I was impelled to buy a LP greatest hits and concluded that LP had almost no taste, musically speaking. Some real crap — e.g a tinny doubletime track dubbed over an OK blues song. Some kitsch. Some pretty good stuff.


stostosto 08.14.09 at 10:13 pm

Damn, I regret I didn’t go see him at the Iridium when I was in New York in 2007.


Mike Jonesah 08.14.09 at 11:32 pm

The Les Paul willnever go out of style. My son recently got into the guitar and when I took him to the local music store he immediatly reached for the LP. Of course I couldn’t afford it, but it shows that classic style never dies.


Soren 08.15.09 at 3:48 am

Les Paul — one of the greats.

All the Les Paul News


belle le triste 08.15.09 at 10:26 am

roy, that’s right — as a kid he amplified a guitar with a phonograph needle… i actually doubt he was the only person to do this, tho, there was a huge subculture of geeky kids trying to be the next edison via DIY radio-parts mail catalogues in the twenties in the US: “proper” electric guitars did just about exist — the first ones were amplified hawaiian steel guitars ircc in the late 20s

acc.dawson and propes’s useful list of the 50 answers to “what was the first rock’n’roll record?”, LP is at #23 for “how high the moon” in 1951, but actually played (as paul leslie) on their no.1, “blues pt.2”, in 1944, one of norman granz’s Jazz at the Philharmonic projects — profits to a fund to help zoot suit rioters! — feat. post-bop sax-squealers illinois jacquet and jack mcvea : the honker-squealer style split off from urban bop to mutate into R&B (/oversimplification)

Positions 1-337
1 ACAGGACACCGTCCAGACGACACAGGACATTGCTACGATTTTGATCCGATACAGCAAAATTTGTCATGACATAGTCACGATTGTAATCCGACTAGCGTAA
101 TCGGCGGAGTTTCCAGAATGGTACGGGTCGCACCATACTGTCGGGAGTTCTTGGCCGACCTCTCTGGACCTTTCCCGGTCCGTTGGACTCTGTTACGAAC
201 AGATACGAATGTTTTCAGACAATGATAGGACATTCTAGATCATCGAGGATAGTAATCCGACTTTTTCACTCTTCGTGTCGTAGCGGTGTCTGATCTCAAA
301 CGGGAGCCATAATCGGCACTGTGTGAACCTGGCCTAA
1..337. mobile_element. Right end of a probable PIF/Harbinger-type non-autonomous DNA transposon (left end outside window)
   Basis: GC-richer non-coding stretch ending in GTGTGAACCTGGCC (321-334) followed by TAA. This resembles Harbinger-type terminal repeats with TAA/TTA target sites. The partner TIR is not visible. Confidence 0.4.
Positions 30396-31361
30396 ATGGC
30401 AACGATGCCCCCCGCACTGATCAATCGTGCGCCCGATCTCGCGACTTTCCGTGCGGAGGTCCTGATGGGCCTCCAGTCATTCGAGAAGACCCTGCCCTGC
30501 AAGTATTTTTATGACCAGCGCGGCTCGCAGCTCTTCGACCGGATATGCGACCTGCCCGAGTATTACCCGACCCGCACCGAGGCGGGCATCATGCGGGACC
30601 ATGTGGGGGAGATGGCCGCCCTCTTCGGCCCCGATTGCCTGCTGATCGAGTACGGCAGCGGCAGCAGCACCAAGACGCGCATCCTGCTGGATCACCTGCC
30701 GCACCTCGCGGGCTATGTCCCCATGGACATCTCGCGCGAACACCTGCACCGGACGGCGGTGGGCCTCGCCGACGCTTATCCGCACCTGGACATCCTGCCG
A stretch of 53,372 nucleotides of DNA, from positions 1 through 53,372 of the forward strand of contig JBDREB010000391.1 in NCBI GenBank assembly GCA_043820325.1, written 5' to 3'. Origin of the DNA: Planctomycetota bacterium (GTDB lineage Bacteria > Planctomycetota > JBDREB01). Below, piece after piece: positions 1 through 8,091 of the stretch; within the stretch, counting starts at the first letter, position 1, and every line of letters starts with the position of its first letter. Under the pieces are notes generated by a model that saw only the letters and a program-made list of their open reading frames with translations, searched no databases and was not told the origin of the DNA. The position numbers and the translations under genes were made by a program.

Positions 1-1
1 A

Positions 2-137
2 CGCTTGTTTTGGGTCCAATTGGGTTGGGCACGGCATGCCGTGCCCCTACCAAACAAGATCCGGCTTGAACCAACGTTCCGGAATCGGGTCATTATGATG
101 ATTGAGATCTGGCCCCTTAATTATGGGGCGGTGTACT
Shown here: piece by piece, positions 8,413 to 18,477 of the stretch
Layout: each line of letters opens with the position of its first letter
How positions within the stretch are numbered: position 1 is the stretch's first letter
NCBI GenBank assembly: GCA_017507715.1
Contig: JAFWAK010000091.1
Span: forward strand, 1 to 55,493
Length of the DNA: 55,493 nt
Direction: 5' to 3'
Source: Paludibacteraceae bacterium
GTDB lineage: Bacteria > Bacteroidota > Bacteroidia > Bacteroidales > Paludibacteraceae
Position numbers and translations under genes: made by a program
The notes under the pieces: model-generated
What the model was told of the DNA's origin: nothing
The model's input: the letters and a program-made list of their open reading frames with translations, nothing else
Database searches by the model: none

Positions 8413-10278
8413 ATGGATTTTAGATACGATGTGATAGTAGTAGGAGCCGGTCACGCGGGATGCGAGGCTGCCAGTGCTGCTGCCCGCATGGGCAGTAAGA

(D&P’s #50 is “heartbreak hotel”: it’s a great book, if only for provoking arguments)


John Emerson 08.15.09 at 12:28 pm

Les Paul almost killed himself working out the electronics of something or another. He was out of commission for months. Always unplug your gear before getting out the screwdriver, kids.

I’m going through “The Very Best of Les Paul and Mary Ford” (mostly w/o Ford) and am confirming my previous mostly negative impression. The recording gimmicks are stale, the pop style sound dated, and he seems to prefer a tinny, harpischord-like guitar sound. There’s one medley with the Benny Carter rhythm section where he sounds good (on Swing to Bop Guitar).

“Mockingbird Hill” (1951, when I was 5) is my earliest musical memory, but I may remember the Patti Page version.


John Emerson 08.15.09 at 12:35 pm

Partial takeback regarding “How High the Moon”, which sounds pretty good. But talk about uneven.


Matt McGrattan 08.15.09 at 1:02 pm

Yeah, early in his career he was a fast/aggressive swing player with a nice edge to his playing. Bugle Call Rag (from the Jazz at the Philarmonic recording), is a good example, or something like Moten Swing (with Willie Smith). His later playing was technically very accomplished and great fun but without the edge of that earlier playing.


LizardBreath 08.15.09 at 1:41 pm